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This article was published 27/6/2014 (2480 days ago), so information in it may no longer be current.
Churchill will soon see the resumption of trains carrying freight, although the resumption of trains carrying people is not yet planned.
Omnitrax North announced Friday that repair work on the track to Churchill -- which has been out of service from Gillam to Churchill since early June -- is continuing and "we are expecting to reopen the rail line within the first week of July."
Omnitrax shut down the service because of concerns about damage caused to the track by permafrost.
"We do not expect that this will impact the start of the shipping season and related freight service," the company said in a press release, adding, "The challenges of maintaining northern infrastructure are well known, but they have been particularly pronounced this year in the transition to spring from a markedly harsh winter.
"We will continue to do everything that we can to ensure that full service on the Hudson Bay Railway is restored as soon as possible.
"However, the safety of our employees and customers is our number one priority, and we will not resume service on the line until the required track resurfacing has been completed to our satisfaction."
Even if freight service does resume next week, businesses that rely on summer tourism -- specifically for beluga whale sightseeing -- are still anxious about Via Rail, which hasn't sent a passenger train to the northern community since May 30. Via operates regular passenger service on the Hudson Bay Railway, which is owned and operated by Omnitrax.
Via cancelled service after a derailment on the line in early June and the company has yet to indicate when the service will resume.
The news about the freight trains was greeted with a mixture of hope and skepticism by some Churchill businesses.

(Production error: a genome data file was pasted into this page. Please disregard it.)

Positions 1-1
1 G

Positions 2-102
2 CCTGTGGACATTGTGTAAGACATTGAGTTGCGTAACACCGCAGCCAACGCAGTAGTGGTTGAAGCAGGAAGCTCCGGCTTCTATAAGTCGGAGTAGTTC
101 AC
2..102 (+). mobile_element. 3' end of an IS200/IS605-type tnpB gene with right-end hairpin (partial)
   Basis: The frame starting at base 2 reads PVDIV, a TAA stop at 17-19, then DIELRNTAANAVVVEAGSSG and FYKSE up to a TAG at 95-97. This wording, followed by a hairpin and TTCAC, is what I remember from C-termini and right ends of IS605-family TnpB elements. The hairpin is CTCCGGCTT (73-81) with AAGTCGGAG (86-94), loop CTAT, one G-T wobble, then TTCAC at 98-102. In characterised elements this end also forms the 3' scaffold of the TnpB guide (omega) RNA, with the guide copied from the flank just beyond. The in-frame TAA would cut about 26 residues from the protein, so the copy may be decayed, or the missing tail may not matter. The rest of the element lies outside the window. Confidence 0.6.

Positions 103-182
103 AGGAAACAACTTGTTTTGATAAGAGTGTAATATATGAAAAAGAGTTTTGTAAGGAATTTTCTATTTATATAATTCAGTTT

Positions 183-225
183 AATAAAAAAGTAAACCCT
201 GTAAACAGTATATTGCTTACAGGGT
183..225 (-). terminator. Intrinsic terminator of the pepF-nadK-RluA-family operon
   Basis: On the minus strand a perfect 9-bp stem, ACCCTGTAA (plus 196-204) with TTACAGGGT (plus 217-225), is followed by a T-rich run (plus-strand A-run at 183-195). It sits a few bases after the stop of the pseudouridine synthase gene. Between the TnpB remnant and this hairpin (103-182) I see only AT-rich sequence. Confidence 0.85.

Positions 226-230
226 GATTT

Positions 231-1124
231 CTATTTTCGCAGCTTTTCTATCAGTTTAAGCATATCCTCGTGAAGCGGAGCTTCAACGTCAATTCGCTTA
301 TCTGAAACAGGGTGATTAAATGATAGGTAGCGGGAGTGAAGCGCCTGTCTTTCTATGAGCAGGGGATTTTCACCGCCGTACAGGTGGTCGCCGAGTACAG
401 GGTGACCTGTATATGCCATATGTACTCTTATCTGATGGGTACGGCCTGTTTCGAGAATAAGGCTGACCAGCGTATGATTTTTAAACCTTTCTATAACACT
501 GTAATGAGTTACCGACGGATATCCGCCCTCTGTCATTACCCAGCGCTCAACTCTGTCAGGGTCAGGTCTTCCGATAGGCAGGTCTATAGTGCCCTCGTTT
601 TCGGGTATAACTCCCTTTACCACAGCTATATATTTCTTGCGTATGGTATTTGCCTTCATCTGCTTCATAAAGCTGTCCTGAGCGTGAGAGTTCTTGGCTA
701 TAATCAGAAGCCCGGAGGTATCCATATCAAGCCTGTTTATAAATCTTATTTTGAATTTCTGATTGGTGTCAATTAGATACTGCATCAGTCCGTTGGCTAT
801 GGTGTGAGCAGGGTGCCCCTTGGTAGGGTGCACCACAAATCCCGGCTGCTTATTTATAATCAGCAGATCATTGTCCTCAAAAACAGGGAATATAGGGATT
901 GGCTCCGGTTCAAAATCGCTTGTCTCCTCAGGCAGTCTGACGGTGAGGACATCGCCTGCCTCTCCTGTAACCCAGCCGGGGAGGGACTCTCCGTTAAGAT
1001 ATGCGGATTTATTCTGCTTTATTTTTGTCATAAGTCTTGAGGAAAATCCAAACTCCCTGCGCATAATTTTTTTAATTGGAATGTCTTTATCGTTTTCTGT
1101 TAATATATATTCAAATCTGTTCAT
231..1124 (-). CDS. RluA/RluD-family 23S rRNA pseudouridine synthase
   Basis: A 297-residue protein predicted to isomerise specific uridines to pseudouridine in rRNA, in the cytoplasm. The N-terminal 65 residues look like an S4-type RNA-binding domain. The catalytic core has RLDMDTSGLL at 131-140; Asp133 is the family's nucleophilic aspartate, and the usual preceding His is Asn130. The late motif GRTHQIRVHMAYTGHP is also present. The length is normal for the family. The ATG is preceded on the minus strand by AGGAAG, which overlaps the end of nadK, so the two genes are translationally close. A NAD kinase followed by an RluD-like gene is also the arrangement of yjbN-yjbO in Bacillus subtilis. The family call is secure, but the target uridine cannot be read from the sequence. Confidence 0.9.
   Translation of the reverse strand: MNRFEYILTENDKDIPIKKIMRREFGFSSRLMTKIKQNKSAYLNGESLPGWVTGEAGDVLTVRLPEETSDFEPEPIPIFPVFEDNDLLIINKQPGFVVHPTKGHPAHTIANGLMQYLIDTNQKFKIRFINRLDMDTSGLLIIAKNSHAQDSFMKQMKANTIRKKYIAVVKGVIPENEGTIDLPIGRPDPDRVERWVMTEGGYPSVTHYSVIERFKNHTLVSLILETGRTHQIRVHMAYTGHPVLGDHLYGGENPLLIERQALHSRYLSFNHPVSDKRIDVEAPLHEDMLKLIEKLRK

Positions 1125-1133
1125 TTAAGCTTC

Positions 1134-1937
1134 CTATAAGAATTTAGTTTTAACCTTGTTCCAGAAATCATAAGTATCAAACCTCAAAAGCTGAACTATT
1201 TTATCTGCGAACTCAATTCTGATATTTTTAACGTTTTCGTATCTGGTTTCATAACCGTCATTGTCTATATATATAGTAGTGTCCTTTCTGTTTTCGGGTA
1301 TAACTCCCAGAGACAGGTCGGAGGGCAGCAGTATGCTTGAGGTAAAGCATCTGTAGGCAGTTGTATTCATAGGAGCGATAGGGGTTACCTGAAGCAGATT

"That's great," offered Belinda Fitzpatrick, co-owner of the Tundra Inn.
"I hope it happens. Let's put it this way: The work (on the rail line) needs to be done. If it takes a little longer to be done properly then hopefully everything can resume without another disruption. There's still hope things can get back on track."
Fitzpatrick said so far there have been few cancellations at her 31-room hotel. If Via, which transports about 60 to 70 per cent of her customers, isn't up and running by July....
"Do we keep our businesses open?" she ventured. "Do we lay off people? When are we going to start earning money?"
Meanwhile, businesses are beginning to fly in stock at two or three times the cost of rail. Tony DeSilva, the owner of Gypsy Bakery and Restaurant, said he has begun flying in produce and ingredients -- 680 to 907 kilograms a week -- but has yet to raise his menu prices.
"I'm working in the red right now," he said.
DeSilva agreed news that Omnitrax is expecting to open the line in early July is promising. But no promises.
"Let's hope," he said. "We believe when we hear the noise of the train arriving at the station. That's a good noise."
For now, DeSilva is only happy the disruption didn't occur in the prime of whale season (July-August) or polar bear season (Oct-Nov). He also pointed out, as of Friday, there was no bottled beer left in Churchill. Only cans. "It's enough to make people nervous," he said.
"It's quiet for everybody, not just me," DeSilva added.
"It looks like the town after bear season. Where is everybody?"
Randy Turner spent much of his journalistic career on the road. A lot of roads. Dirt roads, snow-packed roads, U.S. interstates and foreign highways. In other words, he got a lot of kilometres on the odometer, if you know what we mean.